Wow. How underhanded is this? On the one hand, UNSW is busy apologising to Australians for being a CCP-Nazi apologist:
The University of NSW has apologised after tweets about the Hong Kong-China situation, featuring a leading human rights expert, were deleted after an online campaign from Chinese students and media.
UNSW found itself at the centre of a geopolitical storm over the weekend, after an article published on its website, titled ‘China needs international pressure to end Hong Kong wrongs’.
The article, written by a university employee, quotes Elaine Pearson, Australia Director at Human Rights Watch and a UNSW adjunct lecturer.
On the other hand, it is apologising to the CCP-Nazis for supporting Australian free speech:
Which translates as:
Wow. The author of the Mandarin letter bowing to the CCP is Laurie Pearcey, 36, “Pro Vice Chancellor (International) UNSW”. Other current roles? Chair of the board of the CONFUCIOUS INSTITUTE of UNSW. Previously? CEO of Oz-China biz council! Couldn’t make it up. #freedom #auspol pic.twitter.com/3Gy5HyEVQn
— Anthony Klan (@Anthony_Klan) August 6, 2020
Meanwhile, the University of Melbourne’s Asialink is recommending we all shut up and take the money. Via AFR today:
Companies bemoaning the bilateral tensions between Australia and China must understand that seemingly maverick decisions by Chinese authorities are part and parcel of conducting business with the world’s second-biggest economy. As a result they need to double down on their efforts to improve relations with Chinese government and regulatory officials.
Standing on a soapbox and shouting about China’s contribution to Australia’s national prosperity is not the answer.
That is the advice from China experts who spoke to AFR BOSS ahead of the launch next Tuesday of a new report, Winning in Asia, spearheaded by advisory firm Asialink Business.
Getting the relationship with China right – as well as with other export markets – can be richly rewarded.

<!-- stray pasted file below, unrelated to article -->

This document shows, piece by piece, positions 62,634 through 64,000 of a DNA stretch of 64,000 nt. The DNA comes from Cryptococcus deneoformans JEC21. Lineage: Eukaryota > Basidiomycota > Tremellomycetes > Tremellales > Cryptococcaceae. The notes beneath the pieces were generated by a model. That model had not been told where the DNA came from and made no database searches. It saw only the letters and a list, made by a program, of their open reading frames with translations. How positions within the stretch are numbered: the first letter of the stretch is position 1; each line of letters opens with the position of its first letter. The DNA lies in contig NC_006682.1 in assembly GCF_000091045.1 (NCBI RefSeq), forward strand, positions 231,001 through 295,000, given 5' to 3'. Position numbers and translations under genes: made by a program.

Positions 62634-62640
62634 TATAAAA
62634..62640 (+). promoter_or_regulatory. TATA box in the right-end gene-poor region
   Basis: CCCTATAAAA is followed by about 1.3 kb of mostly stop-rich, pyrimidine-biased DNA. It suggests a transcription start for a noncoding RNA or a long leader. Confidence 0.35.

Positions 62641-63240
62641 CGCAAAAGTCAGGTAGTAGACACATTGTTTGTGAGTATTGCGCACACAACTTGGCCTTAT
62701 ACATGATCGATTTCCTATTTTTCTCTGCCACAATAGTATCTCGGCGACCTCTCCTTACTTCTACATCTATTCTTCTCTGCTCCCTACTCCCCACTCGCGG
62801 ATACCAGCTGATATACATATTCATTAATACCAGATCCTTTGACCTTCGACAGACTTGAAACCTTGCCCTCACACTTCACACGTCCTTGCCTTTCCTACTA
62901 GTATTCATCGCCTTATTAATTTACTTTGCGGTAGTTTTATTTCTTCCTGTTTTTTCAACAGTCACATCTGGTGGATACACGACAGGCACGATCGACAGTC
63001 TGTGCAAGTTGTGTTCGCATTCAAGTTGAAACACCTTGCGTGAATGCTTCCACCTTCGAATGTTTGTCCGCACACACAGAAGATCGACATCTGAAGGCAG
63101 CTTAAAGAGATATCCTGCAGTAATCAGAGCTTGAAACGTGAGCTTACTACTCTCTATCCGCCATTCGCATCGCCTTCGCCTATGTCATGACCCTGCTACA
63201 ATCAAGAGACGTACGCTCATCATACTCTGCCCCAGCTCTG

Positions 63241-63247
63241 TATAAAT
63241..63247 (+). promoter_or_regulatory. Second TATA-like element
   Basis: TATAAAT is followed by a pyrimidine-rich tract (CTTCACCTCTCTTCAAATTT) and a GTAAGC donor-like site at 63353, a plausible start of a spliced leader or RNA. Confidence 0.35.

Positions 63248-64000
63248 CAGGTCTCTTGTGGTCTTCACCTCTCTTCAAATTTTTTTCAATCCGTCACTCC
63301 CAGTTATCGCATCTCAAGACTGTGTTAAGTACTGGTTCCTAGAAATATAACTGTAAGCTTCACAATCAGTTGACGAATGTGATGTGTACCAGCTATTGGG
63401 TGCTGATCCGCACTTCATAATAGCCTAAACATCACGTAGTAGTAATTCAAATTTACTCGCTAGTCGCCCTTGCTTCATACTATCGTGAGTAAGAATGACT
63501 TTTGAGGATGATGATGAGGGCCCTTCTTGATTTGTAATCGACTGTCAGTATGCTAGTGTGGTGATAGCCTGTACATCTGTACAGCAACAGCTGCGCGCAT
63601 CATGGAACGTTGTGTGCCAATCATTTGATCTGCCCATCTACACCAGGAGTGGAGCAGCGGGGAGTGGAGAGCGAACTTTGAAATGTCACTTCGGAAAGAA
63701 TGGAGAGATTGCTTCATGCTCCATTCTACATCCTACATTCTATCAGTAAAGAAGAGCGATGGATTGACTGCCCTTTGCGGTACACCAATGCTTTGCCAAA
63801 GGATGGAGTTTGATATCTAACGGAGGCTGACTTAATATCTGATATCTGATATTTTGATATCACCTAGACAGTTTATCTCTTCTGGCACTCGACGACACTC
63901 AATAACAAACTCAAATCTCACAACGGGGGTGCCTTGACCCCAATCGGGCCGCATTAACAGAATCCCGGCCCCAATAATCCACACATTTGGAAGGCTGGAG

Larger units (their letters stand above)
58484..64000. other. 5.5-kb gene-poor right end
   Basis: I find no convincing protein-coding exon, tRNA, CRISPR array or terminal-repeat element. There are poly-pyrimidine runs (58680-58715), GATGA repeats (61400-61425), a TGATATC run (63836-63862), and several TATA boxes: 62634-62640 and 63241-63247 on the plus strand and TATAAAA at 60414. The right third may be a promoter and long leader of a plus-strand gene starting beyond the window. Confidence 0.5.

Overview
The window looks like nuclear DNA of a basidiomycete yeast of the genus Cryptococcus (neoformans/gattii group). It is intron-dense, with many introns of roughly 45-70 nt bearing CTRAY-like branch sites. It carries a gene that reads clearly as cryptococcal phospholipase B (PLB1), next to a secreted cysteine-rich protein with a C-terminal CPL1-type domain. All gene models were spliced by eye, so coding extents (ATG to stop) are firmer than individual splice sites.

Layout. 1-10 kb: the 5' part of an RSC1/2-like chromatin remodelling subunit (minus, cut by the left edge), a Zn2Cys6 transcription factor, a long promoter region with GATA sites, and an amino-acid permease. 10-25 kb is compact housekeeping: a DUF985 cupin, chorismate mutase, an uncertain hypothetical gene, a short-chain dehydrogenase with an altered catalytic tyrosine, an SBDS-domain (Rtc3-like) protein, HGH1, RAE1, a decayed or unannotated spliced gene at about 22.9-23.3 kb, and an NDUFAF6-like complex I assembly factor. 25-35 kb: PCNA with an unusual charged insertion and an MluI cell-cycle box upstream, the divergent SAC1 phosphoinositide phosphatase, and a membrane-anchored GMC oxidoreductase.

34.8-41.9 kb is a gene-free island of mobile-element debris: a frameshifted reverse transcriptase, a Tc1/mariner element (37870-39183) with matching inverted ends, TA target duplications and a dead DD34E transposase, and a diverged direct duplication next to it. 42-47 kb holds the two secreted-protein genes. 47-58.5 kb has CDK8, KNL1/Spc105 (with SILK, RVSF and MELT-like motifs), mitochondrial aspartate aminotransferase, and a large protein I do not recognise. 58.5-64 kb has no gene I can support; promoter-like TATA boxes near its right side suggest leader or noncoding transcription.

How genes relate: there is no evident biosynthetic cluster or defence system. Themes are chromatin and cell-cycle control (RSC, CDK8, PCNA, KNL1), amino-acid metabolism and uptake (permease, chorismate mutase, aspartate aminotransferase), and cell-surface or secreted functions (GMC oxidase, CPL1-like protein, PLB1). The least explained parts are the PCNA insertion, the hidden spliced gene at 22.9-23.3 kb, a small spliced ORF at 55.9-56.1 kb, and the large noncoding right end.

As pressure comes to bear on UQ and Unversity of Adelaide, at The Australian:
The search for a new vice-chancellor at the cash-strapped University of Adelaide has become a flashpoint for growing concern about Chinese influence on Australian campuses, with federal MPs seeking guarantees the university continues to operate without any foreign influence and with a “bedrock” commitment to freedom of speech.
The trigger for concern is the university’s interest in securing professor Peter Hoj, whose financial and academic achievements leading the University of Queensland also came with criticisms over his perceived closeness to Beijing.
SA Liberal senator David Fawcett said…“I am deeply concerned about the university sector and the exposure it has to nation-states that do not necessarily share our commitment to free speech and our commitment to the contest of uncomfortable ideas,” Senator Fawcett said. “These values are the bedrock of our liberal democracy.”
Other MPs said they feared that commercial pressure facing universities meant there would be pressure to chase the international student dollar at the expense of academic independence.
They are right to fear Hoj given the Pavlou saga.
There is more pushback. Scotty from Marketing is launching a review of the self-evidently toothless code of conduct to
cover it all up bring some sunlight, via The Australian:
Universities will face a sweeping review into whether they are meeting national standards for freedom of speech in the face of several censorship controversies engulfing higher education.
Former Deakin University vice-chancellor Sally Walker will be tasked with investigating whether universities are in alignment with the free speech code devised by former High Court chief justice Robert French.
The review will assess whether there are gaps in their responses to freedom-of-speech issues, and if more action is required to make sure university leaders protect academic freedoms.
Not good enough. Give us a royal commission. The universities have:
- collaborated on military and surveillance technologies that aid and abet CCP power and persecution;
- consistently put dollars ahead of lives during pandemic lobbying;
- crashed pedagogical standards for foreign kids;
- distorted policy and recruited policymakers in a classic case of regulatory capture, and
- persecuted whistleblowers.
These institutions have been all but ruined in terms of their values, reason for being, and licence to operate.